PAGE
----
In retrospect the cruise sounds like an upper-class English lark. They did not believe they were committing treason, only breaking a law to see fair play done. If caught, they thought, they might at worst be fined. Naively they resolved as a matter of principle not to pay. Two days after the guns were smuggled in, Austria-Hungary declared war on Serbia. On August 4, Britain went to war because Germany had invaded Belgium.
On Easter Monday 1916, Childers' guns were used in the famous Dublin uprising, when a handful of Irish militants captured and briefly held the General Post Office, taking an oath to an imaginary independent Irish Republic. Today in Ireland the event looms large, like the Battle of Lexington and the Declaration of Independence all in one. In 1916 the uprising, which fruitlessly wrecked the center of Dublin and led to looting, was at first seen as feckless by most Irish. During the war, more than 200,000 Irishmen fought against Germany with the British Army in France. The British, who soon would be taking as many as 60,000 casualties a day on the Somme, felt betrayed by the Easter uprising.
Some 1,300 Irish suspects were swiftly deported to England without trial for detention or long prison sentences. The ringleaders were put to death, notable among them Labor leader James Connolly who, though his legs had been shattered by gunfire in the uprising, was strapped into a chair and shot along with the others. Overnight the dead became martyrs in the imperishable cause of Ireland's freedom.
Childers was far away. A few days after war broke out he had joined the British colors and was soon mentioned in dispatches as the lead observer in one of history's first air raids, an attack from a seaplane carrier, on the German zeppelin base in Cuxhaven. By 1916, still an aerial observer, he had moved to the Middle East; his last duty, equally dangerous, was aboard a flotilla of motor torpedo boats.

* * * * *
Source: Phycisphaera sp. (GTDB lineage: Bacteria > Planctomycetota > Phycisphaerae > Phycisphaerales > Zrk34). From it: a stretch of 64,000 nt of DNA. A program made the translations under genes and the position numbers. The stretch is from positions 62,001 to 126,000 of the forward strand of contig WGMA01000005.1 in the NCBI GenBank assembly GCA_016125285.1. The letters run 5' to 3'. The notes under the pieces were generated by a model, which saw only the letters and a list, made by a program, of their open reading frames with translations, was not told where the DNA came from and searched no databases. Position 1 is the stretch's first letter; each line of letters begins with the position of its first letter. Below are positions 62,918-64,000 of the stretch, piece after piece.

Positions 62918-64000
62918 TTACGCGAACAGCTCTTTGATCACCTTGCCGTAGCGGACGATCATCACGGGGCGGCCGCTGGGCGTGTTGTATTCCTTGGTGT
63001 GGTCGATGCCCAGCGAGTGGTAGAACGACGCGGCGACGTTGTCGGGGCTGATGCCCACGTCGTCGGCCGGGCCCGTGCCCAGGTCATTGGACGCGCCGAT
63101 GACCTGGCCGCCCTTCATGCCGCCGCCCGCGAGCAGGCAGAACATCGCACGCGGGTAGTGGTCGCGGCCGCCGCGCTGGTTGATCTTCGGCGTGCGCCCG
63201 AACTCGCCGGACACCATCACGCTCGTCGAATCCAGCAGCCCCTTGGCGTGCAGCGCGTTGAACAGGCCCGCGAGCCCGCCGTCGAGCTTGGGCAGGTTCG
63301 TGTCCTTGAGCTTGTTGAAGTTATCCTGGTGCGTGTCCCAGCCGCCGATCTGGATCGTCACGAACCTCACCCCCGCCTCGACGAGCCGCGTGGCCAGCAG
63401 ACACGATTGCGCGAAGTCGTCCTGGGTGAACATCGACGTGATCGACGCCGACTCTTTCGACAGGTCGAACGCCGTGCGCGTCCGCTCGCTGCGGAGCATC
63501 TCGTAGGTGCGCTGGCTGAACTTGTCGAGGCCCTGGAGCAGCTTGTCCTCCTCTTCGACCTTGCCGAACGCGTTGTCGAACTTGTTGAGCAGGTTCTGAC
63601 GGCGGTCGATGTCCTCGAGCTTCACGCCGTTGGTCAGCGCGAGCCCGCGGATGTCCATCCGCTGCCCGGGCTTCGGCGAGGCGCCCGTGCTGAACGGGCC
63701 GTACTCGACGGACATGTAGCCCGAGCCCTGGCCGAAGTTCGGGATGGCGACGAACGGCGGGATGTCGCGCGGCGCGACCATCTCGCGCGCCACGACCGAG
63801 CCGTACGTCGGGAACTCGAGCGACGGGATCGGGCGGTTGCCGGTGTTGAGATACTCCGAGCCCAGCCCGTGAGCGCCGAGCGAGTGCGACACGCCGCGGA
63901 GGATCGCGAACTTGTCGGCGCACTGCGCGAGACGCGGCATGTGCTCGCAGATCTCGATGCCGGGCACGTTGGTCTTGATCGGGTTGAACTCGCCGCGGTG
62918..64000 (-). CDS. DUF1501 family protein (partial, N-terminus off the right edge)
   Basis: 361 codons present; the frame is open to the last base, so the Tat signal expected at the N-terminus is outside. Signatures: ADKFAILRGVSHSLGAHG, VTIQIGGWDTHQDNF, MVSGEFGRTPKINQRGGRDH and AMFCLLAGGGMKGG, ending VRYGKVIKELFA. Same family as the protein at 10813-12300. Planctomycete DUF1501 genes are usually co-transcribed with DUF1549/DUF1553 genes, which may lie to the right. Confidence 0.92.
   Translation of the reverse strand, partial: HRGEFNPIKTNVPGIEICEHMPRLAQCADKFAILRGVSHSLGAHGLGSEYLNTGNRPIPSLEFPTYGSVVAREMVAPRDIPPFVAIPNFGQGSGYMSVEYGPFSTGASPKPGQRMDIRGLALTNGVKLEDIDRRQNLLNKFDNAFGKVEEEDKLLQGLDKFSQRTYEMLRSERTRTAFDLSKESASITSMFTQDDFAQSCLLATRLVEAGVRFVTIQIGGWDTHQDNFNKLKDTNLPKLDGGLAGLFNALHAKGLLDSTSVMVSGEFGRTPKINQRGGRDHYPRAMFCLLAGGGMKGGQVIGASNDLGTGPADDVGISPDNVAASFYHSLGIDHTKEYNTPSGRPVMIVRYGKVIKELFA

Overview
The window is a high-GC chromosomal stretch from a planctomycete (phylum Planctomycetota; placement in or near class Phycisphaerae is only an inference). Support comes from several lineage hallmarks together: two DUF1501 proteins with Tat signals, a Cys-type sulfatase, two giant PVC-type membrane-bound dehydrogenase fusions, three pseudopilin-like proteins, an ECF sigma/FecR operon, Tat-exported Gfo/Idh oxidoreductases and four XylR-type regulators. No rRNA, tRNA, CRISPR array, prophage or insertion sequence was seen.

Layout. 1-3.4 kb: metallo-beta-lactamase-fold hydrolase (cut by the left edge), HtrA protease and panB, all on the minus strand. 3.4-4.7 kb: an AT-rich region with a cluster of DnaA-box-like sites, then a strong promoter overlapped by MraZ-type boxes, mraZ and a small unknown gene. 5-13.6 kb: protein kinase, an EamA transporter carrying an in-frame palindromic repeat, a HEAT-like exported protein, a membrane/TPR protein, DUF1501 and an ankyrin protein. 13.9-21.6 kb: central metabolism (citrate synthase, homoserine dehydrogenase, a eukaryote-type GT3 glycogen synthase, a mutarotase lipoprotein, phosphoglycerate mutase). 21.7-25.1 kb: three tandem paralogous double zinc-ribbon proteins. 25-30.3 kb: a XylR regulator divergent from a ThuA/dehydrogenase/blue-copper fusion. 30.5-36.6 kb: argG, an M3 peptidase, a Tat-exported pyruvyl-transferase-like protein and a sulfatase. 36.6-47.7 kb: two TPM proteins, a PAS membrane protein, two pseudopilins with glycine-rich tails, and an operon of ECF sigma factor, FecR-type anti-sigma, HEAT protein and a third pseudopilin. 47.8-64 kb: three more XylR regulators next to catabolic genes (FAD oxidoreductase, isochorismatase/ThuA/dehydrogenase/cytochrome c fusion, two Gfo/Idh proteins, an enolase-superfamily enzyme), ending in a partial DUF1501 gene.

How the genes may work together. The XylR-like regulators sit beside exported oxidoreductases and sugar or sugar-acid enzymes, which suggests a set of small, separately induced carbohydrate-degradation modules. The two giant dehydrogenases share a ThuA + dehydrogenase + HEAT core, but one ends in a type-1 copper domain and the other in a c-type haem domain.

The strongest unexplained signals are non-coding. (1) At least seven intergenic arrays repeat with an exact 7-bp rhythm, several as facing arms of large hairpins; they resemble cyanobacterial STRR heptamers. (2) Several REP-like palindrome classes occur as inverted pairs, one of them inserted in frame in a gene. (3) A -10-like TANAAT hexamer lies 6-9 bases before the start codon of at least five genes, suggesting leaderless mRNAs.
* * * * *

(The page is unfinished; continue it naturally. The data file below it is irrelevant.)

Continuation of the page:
When Childers heard about the Easter uprising, he wrote his cousin Robert Barton, who would soon join the Irish cause and go to jail for it: "The typical rebel is often half-crazy and half-starved, a neurotic nourished on dreams." But, he added, "Peoples denied freedom will rebel, the responsibility for the tragic results resting on those who deny the freedom."
By 1918 when the Great War ended, Irish opinion was changed utterly. In the first postwar Irish election, 73 Irish deputies elected to the British Parliament were nationalist Sinn Fein candidates, hating England and dedicated not to home rule but to independence. Once elected, they refused even to go to London. They would serve in Ireland, in a shadow parliament that they called the Dail Eireann. Thereafter they were part of an illegal underground government and cabinet, and began terrorist assaults on Anglo-Irish authority.
The third act of Erskine Childers' life took place in the Ireland of 1920 and 1921. By then it was a time of nightly killings by Irish nationalist gunmen and, in escalating reply, roundups, detentions, curfews and eventually martial law, tortures and executions by the Royal Irish Constabulary under British control. In Dublin the brilliant and redoubtable Michael Collins, the underground republic's minister of finance and director of intelligence, raised thousands of pounds to support Republican efforts, setting up clandestine bomb factories, negotiating with foreign arms dealers, organizing a band of youthful killers, "the Squad."